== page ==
War of the Rebellion: Serial 037 Page 0485 Chapter XXXVI. OPERATIONS IN NORTHWESTERN Mississippi.

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Number 4. -Colonel La Fayette McCrillis, THIRD Illinois Cavalry, commanding First Cavalry Brigade.

Number 5. -Colonel Edward Hatch, SECOND Iowa Cavalry, commanding SECOND Cavalry Brigade.

Number 6. -Lieutenant Colonel Gilbert Moyers, THIRD Michigan Cavalry.

Number 7. -Lieutenant Colonel Bazil D., meek, eleventh Illinois Cavalry Bridge.

Number 8. -Colonel David Moore, commanding Fourth Brigade, FIFTH DIVISION SIXTEENTH Army Corps.

Number 9. -Captain Francis T. Moore, second Illinois Cavalry, of action on the Coldwater.

Number 10. -Brigadier General James R. Chalmers, c. S. Army, commanding district.

Number 11. -Brigadier General J. Z. George, Mississippi Militia.

Number 1. Report of Major General Stephen A. Hurbult, U. S. Army, commanding SIXTEENTH Army Corps. MEMPHIS, Tenn., June 16, 1863.

COLONEL: Nineteen hundred cavalry left La Grange this morning to go, by Wyatt, south of Tallahatchee; break the railroad south of Panola; turn on Chalmers; sweep the country of horses, mules, negroes, and the next crop of wheat, and work back With the results. Immediately after this I shall send a force to Okolona on the same errand.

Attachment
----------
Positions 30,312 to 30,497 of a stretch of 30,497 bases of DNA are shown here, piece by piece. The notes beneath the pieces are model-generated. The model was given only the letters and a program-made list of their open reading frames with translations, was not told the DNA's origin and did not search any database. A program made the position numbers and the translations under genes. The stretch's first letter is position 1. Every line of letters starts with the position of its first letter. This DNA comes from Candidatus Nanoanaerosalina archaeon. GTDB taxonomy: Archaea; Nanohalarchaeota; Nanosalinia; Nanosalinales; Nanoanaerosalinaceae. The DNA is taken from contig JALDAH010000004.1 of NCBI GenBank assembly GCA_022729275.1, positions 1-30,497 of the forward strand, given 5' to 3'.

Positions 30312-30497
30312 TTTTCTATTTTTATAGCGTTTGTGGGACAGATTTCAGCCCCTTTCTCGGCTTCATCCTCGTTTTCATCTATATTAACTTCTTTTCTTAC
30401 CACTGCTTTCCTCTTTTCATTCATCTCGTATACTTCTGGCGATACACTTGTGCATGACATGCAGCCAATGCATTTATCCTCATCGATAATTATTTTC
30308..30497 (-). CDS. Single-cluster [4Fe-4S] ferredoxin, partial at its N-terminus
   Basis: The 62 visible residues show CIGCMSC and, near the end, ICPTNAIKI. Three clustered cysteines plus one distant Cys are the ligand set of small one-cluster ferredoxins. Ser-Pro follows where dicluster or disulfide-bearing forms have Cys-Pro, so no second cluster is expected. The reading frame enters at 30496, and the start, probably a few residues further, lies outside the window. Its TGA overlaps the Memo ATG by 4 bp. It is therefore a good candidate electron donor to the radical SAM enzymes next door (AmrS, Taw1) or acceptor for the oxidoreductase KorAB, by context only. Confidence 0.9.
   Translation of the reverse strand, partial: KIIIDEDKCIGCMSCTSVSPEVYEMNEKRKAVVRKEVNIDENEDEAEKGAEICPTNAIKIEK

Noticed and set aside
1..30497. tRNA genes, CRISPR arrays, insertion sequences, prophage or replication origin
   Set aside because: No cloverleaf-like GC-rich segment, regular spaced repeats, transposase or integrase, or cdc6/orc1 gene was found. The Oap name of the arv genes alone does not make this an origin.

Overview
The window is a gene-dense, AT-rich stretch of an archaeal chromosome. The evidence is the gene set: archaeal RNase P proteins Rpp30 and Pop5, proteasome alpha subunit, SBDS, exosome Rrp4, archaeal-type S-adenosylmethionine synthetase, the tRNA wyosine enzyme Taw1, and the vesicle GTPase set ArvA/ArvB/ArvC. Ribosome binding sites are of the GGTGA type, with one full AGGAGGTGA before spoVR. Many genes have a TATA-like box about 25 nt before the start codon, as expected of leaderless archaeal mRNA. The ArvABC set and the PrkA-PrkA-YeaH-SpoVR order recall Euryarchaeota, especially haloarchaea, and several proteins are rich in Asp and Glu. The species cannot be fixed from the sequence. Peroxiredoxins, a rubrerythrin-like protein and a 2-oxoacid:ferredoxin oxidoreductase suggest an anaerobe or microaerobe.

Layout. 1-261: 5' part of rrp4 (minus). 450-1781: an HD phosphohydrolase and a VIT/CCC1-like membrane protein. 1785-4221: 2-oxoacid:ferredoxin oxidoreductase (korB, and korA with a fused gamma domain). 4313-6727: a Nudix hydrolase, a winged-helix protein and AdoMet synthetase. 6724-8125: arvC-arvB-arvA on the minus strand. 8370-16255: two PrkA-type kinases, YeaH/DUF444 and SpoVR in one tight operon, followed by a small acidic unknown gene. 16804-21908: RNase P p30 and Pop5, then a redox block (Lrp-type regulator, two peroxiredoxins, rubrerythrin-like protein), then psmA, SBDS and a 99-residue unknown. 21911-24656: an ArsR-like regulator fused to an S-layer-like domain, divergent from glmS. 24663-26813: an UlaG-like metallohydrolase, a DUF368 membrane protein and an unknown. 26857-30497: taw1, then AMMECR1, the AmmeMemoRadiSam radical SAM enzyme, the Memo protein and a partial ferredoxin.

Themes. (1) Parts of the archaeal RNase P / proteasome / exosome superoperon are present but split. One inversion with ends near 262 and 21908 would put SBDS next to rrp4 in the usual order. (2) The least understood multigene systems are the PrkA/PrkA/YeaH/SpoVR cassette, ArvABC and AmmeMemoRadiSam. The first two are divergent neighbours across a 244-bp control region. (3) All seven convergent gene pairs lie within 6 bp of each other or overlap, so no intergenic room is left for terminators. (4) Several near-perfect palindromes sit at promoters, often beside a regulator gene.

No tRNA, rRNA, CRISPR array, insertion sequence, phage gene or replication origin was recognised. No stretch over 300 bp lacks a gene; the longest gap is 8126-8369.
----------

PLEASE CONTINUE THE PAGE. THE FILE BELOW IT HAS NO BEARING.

Biffle crossed the Tennessee at Cumberland, and had broken the railroad and telegraph wires for miles beyond Bolivar. Cornyn is after him.

The late expedition of Colonel Coryn across the Tennessee at and near Florence was very brilliantly successful and the loss inflicted very heavy.

I will send official report when you have time to read it.

Your obedient servant,

S. A. HURLBUT,

Major-General.

Lieutenant Colonel John A. RAWLINS,

Assistant Adjutant General.

Headquarters SIXTEENTH ARMY CORPS,

Memphis, Tenn.,

June 20, 1863.

COLONEL: I wrote some day's since of my intention of sending a cavalry force below the Tallahatchee. In pursuance of this, colonel Mizner, With 1,900 mounted men, left La Grange on Tuesday 16th With instructions to cross at Wyatt, break the railroad below Panola, sweep round, and break up Chalmer's forces at Panola and Belmont.

Having learned on Wednesday that a force, With two pieces of artillery, had moved from Panola to Commerce, I ordered Major Henry, FIFTH Ohio Volunteer Cavalry, to proceed With about 400 cavalry south on Hernando and Coldwater to diver this force form our boats, threaten their lines, and communicate With Mizner, if the country was clear. He left on Wednesday; since that time I have no official report form him. On yesterday, stragglers from the command came in, and are till coming, who report that Major Henry allowed himself to be surrounded and surprised in camp 3 miles below Hernando. If the facts